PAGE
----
Syracuse vs. Temple: What Went Wrong?

The Syracuse Orange suffered its first loss of the season Saturday, losing to the Temple Owls 83-79.  To say that Syracuse was "exposed" in this game and that their chances of competing for a national championship are dashed would be a complete over reaction.  Teams lose games all the time, even elite teams.  It would also be a mistake to think that Temple didn't earn this victory, because they did.  Here's a look at how the Orange faltered in their loss and what the Owls did to deserve the win:

1. Free Throw Shooting - This was the biggest statistical gap between the teams.  Temple was 29 of 36 from the stripe, making over 80% of their free throw chances.  At the other end, Syracuse was a pathetic 19 of 35, for 56%.  Michael Carter-Williams was the most egregious contributor to Syracuse's foul line woes.  After making all the clutch free throws down the stretch to secure the win over Detroit, Carter-Williams was 7 for 15 on Saturday.  If he's able to make 10 of his free throws, if not more, it would have been a different game down the stretch.

2. No-Three Zone - Syracuse made just two three-point attempts against the Owls on just 10 attempts, while Temple had eight three-pointers go down for them.  James Southerland only attempted two shots from behind the arc, which isn't nearly enough.  Syracuse needed to try harder to free up Southerland for some opportunities.  If they had made one or two more shots form the perimeter, it would have been a different game.

3. Michael in Foul Trouble - While Syracuse benefited from several Temple players being in foul trouble, Carter-Williams spent the end of the game playing with four fouls.  Carter-Williams needs to be better about defending players, especially in the press, without fouling.  He also needs to be smarter about fouling and recognize that the team can't survive with him on the bench in foul trouble for long periods of time.  Having him in foul trouble down the stretch added a lot of apprehension to the Syracuse sidelines.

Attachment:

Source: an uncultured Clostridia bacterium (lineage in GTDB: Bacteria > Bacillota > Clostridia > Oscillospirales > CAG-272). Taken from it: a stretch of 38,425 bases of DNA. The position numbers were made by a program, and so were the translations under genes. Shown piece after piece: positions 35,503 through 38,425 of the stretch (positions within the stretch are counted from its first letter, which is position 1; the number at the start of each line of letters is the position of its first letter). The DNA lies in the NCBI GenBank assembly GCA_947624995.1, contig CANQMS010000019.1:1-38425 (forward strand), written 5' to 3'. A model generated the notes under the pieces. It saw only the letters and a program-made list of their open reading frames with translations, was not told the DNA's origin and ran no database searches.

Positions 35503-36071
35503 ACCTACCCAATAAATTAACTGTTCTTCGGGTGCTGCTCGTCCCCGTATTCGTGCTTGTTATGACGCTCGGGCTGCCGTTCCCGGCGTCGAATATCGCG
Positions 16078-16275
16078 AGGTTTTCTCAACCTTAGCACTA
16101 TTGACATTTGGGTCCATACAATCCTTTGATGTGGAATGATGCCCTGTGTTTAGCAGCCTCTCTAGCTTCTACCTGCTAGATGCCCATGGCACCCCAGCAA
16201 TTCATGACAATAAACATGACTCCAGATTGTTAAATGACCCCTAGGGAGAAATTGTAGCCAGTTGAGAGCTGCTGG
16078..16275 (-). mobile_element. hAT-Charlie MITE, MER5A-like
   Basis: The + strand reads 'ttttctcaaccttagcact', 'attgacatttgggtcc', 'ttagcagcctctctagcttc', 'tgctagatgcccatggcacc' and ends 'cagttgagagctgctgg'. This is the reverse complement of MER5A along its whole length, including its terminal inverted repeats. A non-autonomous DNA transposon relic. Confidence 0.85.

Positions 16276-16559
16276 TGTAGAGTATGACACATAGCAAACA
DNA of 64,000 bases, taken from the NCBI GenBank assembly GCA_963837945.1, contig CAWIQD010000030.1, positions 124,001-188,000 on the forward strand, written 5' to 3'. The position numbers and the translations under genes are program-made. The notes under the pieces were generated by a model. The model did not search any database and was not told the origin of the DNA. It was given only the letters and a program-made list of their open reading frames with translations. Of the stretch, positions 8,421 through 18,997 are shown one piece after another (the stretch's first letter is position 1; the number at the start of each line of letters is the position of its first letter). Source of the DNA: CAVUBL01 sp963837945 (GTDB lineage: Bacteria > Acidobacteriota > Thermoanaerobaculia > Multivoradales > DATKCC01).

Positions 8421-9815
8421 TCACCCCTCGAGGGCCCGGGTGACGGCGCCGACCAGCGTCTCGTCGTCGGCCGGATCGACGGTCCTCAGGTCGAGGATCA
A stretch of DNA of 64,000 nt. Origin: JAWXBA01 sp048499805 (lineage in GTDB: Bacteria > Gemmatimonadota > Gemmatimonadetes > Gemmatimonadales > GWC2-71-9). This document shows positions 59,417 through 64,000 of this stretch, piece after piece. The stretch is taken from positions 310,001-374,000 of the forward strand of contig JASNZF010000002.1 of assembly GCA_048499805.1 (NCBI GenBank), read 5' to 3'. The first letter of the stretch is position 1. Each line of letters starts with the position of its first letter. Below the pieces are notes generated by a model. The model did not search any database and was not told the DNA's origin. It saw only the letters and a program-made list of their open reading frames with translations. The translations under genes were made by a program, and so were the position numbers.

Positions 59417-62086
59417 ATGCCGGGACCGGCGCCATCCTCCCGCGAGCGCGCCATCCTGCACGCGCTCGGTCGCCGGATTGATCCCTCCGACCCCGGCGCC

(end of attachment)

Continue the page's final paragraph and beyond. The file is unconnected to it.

4. Beaten on the Boards - The box score will say that Syracuse won the rebounding battle, but Temple did well to compete with them on the boards, despite the Orange having a significant height advantage.  The Owls hit the offensive glass hard, which challenged Syracuse's big guys and kept the Orange out of transition.  At times, Syracuse was out-toughed by Temple, which should not be the case considering the size and strength of their big men.

5. Temple on Offense - Instead of the Syracuse zone dictating terms, it was the Temple offense that had Syracuse re-acting to thinks and looking uncomfortable.  The Owls had the lead for much of the second half and during that time their spacing of the zone was masterful, which allowed them to knock down a few key perimeter shots and gave them a lot of space to maneuver close to the basket.

6. Where's Brandon? - Brandon Triche got off to a fast start, scoring nine points early in the game.  Triche also had a couple buckets late and finished with 17 points, but for long stretches of the game he seemed to be absent from the Syracuse offense.  Carter-Williams is clearly the conductor of the offense, but Triche needs to assert himself better, especially when Syracuse trails for as long as they did in the second half.  Temple, like a lot of teams, appeared to struggle handling a two-guard with the strength of Triche going to the basket, and in a game like this Triche needs to step up like a senior is supposed to, demand the ball, and lead by example.

7. Home court advantage? - Was this game in Madison Square Garden or in the Wachovia Center?  The Orange's home away from home didn't really feel like it, as the Temple fan base was not only noticeable but considerably louder and more engaged than the Syracuse fans in attendance.  That's not to blame the fans for the loss, but at times New York's college team looked like the road team inside MSG, which should never happen.

Back to the Syracuse Orange Newsfeed